Also, I'm surprised that more people don't know more depressed vegans.  My impression has always been that animal rights advocates are slightly more likely to be depressed.  At least half of the vegans I know (online) are dealing with some significant degree of it.

Susan, I'm not sure how you are defining depression.  I was referring to diagnosed clinical depression which is very different to feeling sad at times.  Your reply implies that at least half of the vegans you've met online have written about their mood.  Surely this can't be the case - or did you mean something else?

Being vegan for reasons of compassion for animals does require that you become inured to be able to deal with the cruelty that is so often in our faces.  But that isn't the same thing as depression I agree.  However, if there are any vegans out there with depression they can address that by eating foods high in tryptophan which is a pre-cursor to dopamine.  Kale, quinoa and especially savi seeds are excellent sources.  As meat is highly acidic and has nothing I'm aware of that affects mood, I anticipate that further research will debunk many of these myths about the benefits of consuming meat.  I suggest watching Forks Over Knives, and excellent documentary.

I define depression as a persistent state--involving sadness, feelings of worthlessness, guilt, lack of pleasure,etc.--that affects daily functioning.  The communities I'm familiar with are sometimes tight enough that people share such personal details.  There are the familiar struggles finding treatment, whether it's an effective medication, or something that doesn't have a history of animal experimentation, or an affordable source.  For some folks it's a chronic problem, for others it's much more episodic.  For others, it may not be clinical depression, but it's a significant enough that it causes them anxiety.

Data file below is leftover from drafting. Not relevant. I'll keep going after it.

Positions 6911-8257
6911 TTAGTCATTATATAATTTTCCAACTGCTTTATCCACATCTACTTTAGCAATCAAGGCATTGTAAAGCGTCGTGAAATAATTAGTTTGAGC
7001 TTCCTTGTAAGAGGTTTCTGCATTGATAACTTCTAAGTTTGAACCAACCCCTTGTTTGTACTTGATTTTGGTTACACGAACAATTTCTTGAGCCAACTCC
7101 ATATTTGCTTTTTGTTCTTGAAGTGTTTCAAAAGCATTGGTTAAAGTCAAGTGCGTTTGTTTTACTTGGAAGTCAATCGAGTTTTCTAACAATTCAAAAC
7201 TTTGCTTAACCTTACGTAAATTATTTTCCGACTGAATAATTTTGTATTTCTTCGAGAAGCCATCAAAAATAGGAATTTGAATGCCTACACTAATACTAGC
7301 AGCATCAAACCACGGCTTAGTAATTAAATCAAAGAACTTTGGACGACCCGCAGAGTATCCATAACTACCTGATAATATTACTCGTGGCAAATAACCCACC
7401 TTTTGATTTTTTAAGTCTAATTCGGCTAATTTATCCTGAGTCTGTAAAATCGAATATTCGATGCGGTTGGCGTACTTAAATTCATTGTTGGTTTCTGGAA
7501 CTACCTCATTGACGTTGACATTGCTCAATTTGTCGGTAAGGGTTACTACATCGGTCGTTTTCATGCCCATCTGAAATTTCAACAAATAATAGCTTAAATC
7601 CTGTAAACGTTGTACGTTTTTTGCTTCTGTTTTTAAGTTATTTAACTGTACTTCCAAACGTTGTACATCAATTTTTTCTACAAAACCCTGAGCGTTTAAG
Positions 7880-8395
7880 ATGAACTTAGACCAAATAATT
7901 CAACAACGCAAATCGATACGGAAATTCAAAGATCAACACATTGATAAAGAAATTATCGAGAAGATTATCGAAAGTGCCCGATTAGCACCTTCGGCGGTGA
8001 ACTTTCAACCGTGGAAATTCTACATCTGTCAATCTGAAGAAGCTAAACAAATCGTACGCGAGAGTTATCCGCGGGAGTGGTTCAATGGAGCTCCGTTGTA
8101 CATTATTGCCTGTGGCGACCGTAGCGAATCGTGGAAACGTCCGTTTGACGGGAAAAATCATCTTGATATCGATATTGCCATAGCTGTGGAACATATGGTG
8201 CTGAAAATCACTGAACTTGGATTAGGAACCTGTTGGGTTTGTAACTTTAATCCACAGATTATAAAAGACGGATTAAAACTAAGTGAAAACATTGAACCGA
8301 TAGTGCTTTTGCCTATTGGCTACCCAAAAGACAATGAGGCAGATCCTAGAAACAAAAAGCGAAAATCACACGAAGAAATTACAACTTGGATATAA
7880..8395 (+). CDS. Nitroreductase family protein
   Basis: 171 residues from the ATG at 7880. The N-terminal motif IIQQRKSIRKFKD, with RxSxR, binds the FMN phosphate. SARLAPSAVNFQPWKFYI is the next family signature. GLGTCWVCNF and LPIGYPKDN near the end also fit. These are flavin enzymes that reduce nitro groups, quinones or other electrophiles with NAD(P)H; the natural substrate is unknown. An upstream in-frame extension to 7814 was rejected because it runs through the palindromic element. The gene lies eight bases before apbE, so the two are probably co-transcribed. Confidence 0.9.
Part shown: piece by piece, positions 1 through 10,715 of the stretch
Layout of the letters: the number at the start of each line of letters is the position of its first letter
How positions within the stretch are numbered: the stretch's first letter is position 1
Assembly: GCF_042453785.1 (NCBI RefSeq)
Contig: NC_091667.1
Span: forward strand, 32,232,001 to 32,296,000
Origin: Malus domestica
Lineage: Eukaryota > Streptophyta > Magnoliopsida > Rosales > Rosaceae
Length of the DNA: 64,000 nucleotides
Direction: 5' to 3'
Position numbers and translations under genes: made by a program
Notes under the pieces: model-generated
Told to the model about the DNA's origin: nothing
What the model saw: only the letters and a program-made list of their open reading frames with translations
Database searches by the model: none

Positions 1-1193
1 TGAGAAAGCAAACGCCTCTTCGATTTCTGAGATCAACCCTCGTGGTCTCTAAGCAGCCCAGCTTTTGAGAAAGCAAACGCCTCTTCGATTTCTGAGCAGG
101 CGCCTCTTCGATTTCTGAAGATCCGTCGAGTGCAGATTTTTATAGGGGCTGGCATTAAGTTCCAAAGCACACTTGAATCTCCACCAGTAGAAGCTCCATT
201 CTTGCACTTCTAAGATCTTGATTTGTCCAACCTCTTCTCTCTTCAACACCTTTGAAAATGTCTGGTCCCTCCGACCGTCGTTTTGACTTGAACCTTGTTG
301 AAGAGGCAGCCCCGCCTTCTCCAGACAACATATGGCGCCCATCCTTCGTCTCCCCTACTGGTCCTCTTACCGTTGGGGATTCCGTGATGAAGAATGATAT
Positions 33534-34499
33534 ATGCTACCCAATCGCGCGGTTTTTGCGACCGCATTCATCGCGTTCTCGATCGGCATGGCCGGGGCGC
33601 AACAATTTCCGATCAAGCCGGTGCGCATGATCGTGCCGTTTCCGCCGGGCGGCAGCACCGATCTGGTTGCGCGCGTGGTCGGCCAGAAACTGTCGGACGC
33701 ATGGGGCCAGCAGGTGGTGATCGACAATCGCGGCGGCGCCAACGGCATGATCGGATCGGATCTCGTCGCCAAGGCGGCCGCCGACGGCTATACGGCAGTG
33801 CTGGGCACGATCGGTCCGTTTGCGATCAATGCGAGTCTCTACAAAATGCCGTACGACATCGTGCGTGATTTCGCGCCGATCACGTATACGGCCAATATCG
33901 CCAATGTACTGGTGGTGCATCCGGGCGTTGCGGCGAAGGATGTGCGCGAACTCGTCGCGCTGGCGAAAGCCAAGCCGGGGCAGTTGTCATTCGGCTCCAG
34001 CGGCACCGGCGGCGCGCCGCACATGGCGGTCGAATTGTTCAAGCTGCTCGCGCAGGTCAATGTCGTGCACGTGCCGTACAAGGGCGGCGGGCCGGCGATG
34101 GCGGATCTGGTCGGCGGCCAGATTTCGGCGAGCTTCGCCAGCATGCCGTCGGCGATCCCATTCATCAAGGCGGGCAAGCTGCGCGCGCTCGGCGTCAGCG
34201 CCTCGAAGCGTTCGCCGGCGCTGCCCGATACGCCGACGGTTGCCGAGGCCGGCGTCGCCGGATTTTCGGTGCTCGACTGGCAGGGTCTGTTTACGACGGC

I'm very open about my own experiences with refractory severe depression, so it may be that more people open up to me.  But even in more casual, anonymous places, it's not uncommon for someone to mention it in the background.  That's why I say I'm surprised.

Well, now none of you all can claim not to know any depressed vegans.  Sorry Tumeria!  (unless you're only counting people you know IRL, or as more than fellow forum members).   In the years since I've been vegan, though, I think I've been dealing more with the behaviors learned while living severely depressed than with depression itself, which seems better controlled now.  And I do eat a lot of kale quite regularly!

Tucker said:

Susan, I'm not sure how you are defining depression.  I was referring to diagnosed clinical depression which is very different to feeling sad at times.  Your reply implies that at least half of the vegans you've met online have written about their mood.  Surely this can't be the case - or did you mean something else?

Hi Susan

I'm sorry to hear of your problems.  You've mentioned that you've tried medications but have you ever had cognitive behavioural therapy?  Numerous studies have shown its effectiveness in treating both depression and anxiety and as a practioner myself I can vouch for it too.  I don't know where you are based - I'm guessing not in England where it is free on the NHS.  If you are unable to get it where you are, it may be worth getting a treatment manual.  All prescribed medications are tested on animals not to mention there are political reasons for prescribing, and of course they all have their side effects.

Fortunately, nobody has ever suggested that meds alone would do much for me, it was more that they would make therapeutic work possible.  CBT has been certainly been part of my therapy, but it mostly in finding ways to cope.  Undoing deeper issues took more psychoanalysis.  Thanks for checking. :)